When my girlfriend called to ask if I wanted to go to a (fancy) restaurant for dinner, I said “I should go, just to ‘celebrate’ my mom’s birthday, but now that I think about that, the last thing my mother would want is for me to have something to eat!” We didn’t go; postponed for a later date.

    Yes, I look at the photos around my house and see and think of her every day too. What would she think? What would she say? What would she do? I know the answers to all those questions. It’s ingrained in my being. I hear her in my head and feel her in my heart.

    She’d never have believed we’d love and miss her as much as we still do.

    I don’t think I want to let her go; I keep grabbing at memories. Once in awhile I can’t stop myself from playing one of those answering machine messages I have kept for all these years. “Coover – where are you bumming around to?” and “Bastugal: Call your old mother when you get home .” She’d call me “Pussycat,” or “my baby,” sometimes just before or right after she’d mock or demean me for something!

    Yes, quite a woman. We were lucky to have her influence us, and guide us, and bitch at us, and protect us, and love us more.

    Be a good girl, Alisa, and take care of yourself. It’s what your grandmother would tell you to do. And remember you have an Aunt Phyllis who loves you (all) and thinks of you (all) every single day.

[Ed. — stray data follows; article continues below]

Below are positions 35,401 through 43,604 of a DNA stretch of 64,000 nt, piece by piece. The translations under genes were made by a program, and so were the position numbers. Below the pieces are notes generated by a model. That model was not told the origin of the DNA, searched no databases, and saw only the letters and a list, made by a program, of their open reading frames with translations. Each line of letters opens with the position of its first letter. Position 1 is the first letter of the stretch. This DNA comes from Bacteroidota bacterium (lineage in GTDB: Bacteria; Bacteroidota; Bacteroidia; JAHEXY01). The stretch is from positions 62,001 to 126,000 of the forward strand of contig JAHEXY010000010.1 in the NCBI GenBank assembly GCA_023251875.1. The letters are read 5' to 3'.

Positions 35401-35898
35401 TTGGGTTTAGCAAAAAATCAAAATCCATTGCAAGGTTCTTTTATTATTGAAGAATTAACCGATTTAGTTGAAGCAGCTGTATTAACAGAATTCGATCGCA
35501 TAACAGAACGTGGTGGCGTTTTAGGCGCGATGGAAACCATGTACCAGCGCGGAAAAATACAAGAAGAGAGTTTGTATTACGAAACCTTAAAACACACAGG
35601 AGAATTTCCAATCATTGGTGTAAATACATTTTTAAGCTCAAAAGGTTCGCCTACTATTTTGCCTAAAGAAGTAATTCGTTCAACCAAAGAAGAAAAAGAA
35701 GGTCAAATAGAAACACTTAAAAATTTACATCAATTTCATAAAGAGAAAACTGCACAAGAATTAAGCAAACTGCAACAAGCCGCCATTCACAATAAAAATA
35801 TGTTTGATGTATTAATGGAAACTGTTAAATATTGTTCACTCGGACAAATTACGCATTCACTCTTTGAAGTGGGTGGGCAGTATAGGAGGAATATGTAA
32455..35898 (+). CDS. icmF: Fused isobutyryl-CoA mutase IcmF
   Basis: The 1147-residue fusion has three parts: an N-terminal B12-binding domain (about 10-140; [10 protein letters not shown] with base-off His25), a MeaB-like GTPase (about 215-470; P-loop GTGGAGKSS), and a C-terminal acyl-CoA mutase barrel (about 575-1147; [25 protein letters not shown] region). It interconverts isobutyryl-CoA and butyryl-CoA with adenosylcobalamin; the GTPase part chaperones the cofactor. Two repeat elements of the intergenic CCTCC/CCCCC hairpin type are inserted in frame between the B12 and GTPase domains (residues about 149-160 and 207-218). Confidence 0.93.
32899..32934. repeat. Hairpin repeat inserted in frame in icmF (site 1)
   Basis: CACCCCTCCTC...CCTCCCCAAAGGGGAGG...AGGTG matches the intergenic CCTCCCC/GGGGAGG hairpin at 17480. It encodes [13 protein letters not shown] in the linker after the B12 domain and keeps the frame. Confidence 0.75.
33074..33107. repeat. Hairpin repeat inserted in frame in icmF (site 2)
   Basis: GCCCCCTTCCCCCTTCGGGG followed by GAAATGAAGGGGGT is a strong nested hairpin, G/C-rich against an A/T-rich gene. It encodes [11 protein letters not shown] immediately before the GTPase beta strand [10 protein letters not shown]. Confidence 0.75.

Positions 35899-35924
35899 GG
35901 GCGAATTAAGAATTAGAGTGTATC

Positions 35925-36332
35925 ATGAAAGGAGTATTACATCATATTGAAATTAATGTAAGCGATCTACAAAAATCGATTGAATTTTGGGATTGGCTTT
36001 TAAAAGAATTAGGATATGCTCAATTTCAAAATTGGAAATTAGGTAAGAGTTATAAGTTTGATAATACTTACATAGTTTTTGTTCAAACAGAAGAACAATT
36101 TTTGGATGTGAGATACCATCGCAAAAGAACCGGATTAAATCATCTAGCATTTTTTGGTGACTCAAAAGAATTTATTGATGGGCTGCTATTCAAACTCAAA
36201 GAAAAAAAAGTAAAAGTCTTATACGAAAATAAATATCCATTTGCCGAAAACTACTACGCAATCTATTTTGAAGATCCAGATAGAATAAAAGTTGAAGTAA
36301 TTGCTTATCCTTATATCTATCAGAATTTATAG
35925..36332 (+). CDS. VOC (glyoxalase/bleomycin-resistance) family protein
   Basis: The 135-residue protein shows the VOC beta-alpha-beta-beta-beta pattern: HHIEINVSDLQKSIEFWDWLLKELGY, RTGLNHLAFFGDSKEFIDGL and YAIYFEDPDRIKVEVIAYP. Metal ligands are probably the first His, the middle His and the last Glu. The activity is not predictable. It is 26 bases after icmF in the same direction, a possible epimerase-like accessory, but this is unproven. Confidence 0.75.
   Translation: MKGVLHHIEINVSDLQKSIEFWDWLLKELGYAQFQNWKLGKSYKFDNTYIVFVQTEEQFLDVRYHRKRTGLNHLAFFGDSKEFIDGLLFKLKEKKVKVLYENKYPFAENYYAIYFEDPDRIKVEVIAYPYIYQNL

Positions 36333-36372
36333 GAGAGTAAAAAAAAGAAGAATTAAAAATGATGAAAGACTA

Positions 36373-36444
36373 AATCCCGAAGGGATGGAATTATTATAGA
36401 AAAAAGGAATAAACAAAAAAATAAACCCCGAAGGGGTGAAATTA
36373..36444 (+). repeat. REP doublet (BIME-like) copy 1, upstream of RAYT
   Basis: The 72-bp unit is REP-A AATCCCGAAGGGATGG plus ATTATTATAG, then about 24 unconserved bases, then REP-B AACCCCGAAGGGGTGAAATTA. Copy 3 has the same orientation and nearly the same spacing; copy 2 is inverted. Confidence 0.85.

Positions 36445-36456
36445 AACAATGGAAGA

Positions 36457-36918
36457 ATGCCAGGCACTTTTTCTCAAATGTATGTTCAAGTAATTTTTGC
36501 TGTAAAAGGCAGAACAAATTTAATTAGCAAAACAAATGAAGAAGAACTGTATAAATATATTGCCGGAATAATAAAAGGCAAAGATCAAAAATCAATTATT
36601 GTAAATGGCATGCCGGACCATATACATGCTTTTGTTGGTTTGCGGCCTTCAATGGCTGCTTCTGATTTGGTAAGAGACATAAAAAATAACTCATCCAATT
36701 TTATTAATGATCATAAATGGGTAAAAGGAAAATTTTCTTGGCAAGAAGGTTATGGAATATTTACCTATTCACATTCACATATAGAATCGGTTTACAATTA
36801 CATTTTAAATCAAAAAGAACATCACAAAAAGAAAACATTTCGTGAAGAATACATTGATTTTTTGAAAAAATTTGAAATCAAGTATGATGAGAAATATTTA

4. It cannot be a coincidence that I stumbled upon this post. I completely identify with it. July 11 was the anniversary of my grandfather’s death, and I wrote about him that day. Thank you for sharing your beautifully written post.

  5. I love this piece! How lucky you were to have such a great relationship with your grandmother. Sending hugs!

  6. I agree with Elyse, close your eyes and you will find her again right by your side. I can almost hear her voice reading your vivid words. Thank you for sharing her with us.

  7. She sounds wonderful. I am sorry you are sick and that you are heart sick. Sometimes we have to remember and have that moment of hurt in order to have them in our lives again, even if just briefly. 90 years is a long time on this earth, but sounds like it wasn’t nearly enough for you.